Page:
Think the Democratic National Committee favored Hillary Clinton over Bernie Sanders behind closed doors? In Philadelphia, the Democratic City Committee paves the way for its preferred candidates out in the open, without any shame: Before the mayoral primary even started, Philly Democratic Party boss Bob Bradypublicly threw his weight behind state Sen. Tony Williams. The party puts its thumb on the scales in Democratic primaries for the judiciary, City Council and General Assembly, too, and its endorsements matter even more in these races because so few people pay close attention to them.
Think the national Democratic Party turns a blind eye to corruption? Earlier this year, the Democratic City Committee endorsed Chaka Fattah for Congress after he was charged with using taxpayer dollars and charitable donations to pay back an illegal loan. How could the party do this, as its schools were starving and its constituents were sinking deeper and deeper into poverty? Oh, but it gets worse: This month, Philly Democratic state Rep. Leslie Acostawas reelected after pleading guilty to conspiring to commit money laundering at a mental health clinic in one of the poorest neighborhoods in the city. Imagine how selfish you have to be to run for office after admitting to bilking the most vulnerable among us — and imagine how little she’ll be able to get done for her constituents, many of whom are Latinos and immigrants, now that she’s the laughingstock of Harrisburg. The list goes on and on. Over the summer, the FBI raided the offices of Democratic Councilman Bobby Henon and subpoenaed Mayor Jim Kenney’s campaign finance records. The feds are also reportedly investigating Democratic District Attorney Seth Williams.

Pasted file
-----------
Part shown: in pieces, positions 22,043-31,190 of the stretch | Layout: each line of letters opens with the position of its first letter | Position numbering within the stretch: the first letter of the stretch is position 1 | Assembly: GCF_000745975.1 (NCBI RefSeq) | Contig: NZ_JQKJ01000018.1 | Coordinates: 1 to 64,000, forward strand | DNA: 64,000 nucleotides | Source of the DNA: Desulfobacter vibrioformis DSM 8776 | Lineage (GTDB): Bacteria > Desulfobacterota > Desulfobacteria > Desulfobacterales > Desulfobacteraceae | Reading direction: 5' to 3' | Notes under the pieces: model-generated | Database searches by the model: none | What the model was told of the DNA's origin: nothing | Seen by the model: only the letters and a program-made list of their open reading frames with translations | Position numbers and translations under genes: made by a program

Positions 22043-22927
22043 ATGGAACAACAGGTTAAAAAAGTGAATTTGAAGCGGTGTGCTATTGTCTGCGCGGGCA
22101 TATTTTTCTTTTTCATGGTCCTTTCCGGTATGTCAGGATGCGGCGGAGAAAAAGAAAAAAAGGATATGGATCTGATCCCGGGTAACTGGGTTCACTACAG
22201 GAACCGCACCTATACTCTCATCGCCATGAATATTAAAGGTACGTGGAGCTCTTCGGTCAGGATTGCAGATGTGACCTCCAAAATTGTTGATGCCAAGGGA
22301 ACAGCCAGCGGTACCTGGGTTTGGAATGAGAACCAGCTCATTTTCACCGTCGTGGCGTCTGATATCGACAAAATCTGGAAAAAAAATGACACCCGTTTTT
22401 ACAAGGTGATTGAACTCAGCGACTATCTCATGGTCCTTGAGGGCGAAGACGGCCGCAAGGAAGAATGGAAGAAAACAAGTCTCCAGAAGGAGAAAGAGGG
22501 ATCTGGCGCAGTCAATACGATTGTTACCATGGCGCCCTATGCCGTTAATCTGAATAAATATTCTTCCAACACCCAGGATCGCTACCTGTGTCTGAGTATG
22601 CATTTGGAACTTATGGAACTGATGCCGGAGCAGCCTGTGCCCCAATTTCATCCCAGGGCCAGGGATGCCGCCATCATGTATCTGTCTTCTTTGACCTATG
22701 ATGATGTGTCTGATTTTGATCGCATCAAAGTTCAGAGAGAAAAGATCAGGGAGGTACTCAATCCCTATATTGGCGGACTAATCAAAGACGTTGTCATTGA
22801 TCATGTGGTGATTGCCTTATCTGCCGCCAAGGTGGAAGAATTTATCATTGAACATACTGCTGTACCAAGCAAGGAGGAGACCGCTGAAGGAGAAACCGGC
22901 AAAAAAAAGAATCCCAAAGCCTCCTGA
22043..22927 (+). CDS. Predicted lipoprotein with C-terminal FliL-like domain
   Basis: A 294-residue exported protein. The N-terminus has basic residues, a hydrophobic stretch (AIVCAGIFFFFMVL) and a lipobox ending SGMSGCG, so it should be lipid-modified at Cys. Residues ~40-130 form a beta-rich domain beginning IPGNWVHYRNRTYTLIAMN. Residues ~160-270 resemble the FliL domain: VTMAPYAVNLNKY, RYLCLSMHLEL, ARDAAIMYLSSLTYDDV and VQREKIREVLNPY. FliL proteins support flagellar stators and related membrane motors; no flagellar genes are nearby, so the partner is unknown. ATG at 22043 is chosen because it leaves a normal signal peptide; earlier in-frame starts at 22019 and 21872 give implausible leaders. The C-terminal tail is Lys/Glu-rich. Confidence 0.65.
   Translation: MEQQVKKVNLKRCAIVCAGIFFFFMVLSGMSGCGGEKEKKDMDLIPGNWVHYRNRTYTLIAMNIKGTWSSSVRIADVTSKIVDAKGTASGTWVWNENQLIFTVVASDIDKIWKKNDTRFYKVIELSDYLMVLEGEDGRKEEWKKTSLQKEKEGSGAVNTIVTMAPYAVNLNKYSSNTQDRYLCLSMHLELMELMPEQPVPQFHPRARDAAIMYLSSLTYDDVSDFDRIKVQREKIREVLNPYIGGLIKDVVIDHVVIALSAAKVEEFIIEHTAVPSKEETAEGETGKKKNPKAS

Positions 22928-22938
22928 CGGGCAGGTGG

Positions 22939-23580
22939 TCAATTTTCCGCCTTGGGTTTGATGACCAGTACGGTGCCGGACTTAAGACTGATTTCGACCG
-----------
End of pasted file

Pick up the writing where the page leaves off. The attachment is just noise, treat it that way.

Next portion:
Think the national Democrats are boring and not liberal enough? Let me introduce you to Katie McGinty, the uncharismatic Senate candidate who lost to Pat Toomey in an election that Democrats desperately needed to win in case of a Donald Trump upset. A lot has been made of the fact that McGinty, a moderate who supports fracking and is wishy-washy on sanctuary cities, received millions of dollars from the Democratic Senatorial Campaign Committee in the primary. What has gotten much less attention is the fact that she was just as much a product of the Philadelphia Democratic Party as the DSCC. Everyone from Brady to former Gov. Ed Rendell to former Mayor Michael Nutter to numerous City Council members backed her in the primary over Democrats John Fetterman and Joe Sestak, two anti-establishment figures who might have fared better in a year in which people were clearly crying out for change. Read more »